Bloomberg recently wondered whether the wall along the U.S./Mexico border which turned up in some of the presidential primary debates would involve sales and use taxes.
The first question is, who would actually build the wall? If it’s the Army Corps of Engineers, they probably won’t be paying sales tax on the materials, but civilian contractors would. Either way, the materials would make a nice sale for the state where they’re sourced, and civilian contractors could create a nice sales tax windfall for the state.
Depending on the state, sales and use taxes could be passed along or built into the cost by the contractors, creating more sales tax complexity. Bloomberg points out that the four states likely to be affected, Arizona, California, New Mexico, and Texas, have different rules for contractors’ sales taxes depending on whether they are paid for the work in a lump sum or with an itemized contract.
In Texas, for example, a contractor who provides an itemized list of materials is typically treated as a reseller and must collect sales tax, while Arizona treats a contractor as a reseller if the total billing is done as a lump sum.
Contractors large enough to be considered for a project of this scope are likely to be regional businesses, with locations in more than one state, so things could get more complicated still. Sales tax nexus in a state can be created by something as simple as delivery across state lines. Manufacturers of the elements and suppliers of the raw materials both might find that their sales tax filings would become complicated if they were involved in the project.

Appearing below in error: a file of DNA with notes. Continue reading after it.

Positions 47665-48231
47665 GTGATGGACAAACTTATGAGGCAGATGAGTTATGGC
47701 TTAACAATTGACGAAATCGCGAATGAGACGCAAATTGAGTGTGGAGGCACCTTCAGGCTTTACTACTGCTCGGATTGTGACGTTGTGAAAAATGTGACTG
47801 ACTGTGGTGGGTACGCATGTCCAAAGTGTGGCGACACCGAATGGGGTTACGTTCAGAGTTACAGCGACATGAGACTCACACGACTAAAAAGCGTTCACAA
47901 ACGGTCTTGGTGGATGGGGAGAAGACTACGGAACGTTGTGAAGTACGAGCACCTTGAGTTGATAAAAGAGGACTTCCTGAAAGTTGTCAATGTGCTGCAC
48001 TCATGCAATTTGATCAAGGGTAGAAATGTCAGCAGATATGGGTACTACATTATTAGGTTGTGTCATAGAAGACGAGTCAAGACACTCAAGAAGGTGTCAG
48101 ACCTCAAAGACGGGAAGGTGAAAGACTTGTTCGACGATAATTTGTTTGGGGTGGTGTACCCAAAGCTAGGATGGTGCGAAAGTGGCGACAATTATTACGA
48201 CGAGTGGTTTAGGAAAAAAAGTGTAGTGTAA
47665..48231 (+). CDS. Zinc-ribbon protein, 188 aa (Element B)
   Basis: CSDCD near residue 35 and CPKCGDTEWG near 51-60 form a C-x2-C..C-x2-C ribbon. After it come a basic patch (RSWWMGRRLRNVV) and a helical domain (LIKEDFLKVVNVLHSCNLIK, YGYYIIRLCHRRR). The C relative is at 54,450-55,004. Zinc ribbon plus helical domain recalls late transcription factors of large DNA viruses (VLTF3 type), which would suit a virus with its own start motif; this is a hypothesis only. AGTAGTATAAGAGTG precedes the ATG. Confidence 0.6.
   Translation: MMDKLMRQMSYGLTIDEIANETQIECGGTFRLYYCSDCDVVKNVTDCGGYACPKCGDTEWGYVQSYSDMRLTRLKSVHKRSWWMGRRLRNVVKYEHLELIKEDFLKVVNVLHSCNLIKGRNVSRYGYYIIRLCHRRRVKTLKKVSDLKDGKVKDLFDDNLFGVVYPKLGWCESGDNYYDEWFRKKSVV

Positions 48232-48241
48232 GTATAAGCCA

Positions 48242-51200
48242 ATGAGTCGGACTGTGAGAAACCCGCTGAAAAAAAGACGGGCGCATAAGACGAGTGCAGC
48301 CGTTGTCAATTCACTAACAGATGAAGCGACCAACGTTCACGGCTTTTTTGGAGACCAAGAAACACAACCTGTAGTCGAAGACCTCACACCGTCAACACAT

If contractors pay the sales tax themselves and build it into their prices, as could be the case, this could turn into a very nice sales tax collection. We don’t have to look at this completely in the abstract since there already is some fencing at the border in some areas.
The Government Accountability Office estimated the cost of construction for the current partial fencing at $2.8 million to $3.9 million per mile. The Corps of Engineers estimates the cost of the current fencing over 25 years at $16.4 million to $70 million, including upkeep, and the Congressional Research Service says that the actual total cost so far has been $7 billion.
The current fencing is, according to the Washington Post, only in the “easy parts,” and the cost of fencing in some areas could hit $16 million
per mile. The Post ended up with an estimate of $25 billion dollars for an actual wall, as opposed to a fence, all along the 1,000 or so miles
of border between the two nations.
Beyond the materials and even the labor, we can assume that every state would benefit from increased sales of food and other necessities for the crews working on the project. It’s just another example of how complicated sales tax can be.
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